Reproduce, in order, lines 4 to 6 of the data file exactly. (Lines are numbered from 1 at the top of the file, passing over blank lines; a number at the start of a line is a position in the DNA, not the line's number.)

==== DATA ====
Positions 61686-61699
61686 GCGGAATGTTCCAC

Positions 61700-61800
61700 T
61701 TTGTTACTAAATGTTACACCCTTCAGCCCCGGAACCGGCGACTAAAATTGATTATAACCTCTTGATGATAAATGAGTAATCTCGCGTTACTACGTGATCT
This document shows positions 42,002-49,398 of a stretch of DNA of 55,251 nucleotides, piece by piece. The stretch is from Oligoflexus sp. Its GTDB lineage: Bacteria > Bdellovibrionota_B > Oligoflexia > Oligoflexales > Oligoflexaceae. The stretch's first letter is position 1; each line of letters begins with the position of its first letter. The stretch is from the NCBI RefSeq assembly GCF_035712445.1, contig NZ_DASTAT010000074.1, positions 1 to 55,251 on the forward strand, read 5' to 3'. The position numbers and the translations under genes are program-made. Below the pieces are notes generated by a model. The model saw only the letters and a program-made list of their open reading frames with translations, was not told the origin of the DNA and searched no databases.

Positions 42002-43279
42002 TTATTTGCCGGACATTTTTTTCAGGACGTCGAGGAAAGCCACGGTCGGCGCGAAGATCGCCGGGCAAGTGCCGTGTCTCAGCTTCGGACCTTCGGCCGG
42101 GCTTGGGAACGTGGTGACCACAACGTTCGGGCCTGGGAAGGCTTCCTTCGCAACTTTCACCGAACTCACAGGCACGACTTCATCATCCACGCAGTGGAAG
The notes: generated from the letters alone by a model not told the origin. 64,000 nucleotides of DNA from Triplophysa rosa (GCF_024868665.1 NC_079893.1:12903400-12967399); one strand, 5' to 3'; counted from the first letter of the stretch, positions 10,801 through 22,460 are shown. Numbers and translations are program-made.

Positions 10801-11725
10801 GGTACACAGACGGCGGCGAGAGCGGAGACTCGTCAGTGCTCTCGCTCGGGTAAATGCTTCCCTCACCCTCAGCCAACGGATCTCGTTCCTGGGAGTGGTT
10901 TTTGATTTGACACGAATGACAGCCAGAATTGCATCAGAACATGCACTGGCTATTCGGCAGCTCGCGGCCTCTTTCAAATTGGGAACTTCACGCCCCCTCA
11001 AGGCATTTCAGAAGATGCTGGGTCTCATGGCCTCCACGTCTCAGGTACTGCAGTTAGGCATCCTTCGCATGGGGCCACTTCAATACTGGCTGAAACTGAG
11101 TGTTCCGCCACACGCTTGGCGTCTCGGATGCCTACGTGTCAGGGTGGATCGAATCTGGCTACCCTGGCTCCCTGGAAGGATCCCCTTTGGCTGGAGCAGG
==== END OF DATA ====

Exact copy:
61700 T
61701 TTGTTACTAAATGTTACACCCTTCAGCCCCGGAACCGGCGACTAAAATTGATTATAACCTCTTGATGATAAATGAGTAATCTCGCGTTACTACGTGATCT
This document shows positions 42,002-49,398 of a stretch of DNA of 55,251 nucleotides, piece by piece. The stretch is from Oligoflexus sp. Its GTDB lineage: Bacteria > Bdellovibrionota_B > Oligoflexia > Oligoflexales > Oligoflexaceae. The stretch's first letter is position 1; each line of letters begins with the position of its first letter. The stretch is from the NCBI RefSeq assembly GCF_035712445.1, contig NZ_DASTAT010000074.1, positions 1 to 55,251 on the forward strand, read 5' to 3'. The position numbers and the translations under genes are program-made. Below the pieces are notes generated by a model. The model saw only the letters and a program-made list of their open reading frames with translations, was not told the origin of the DNA and searched no databases.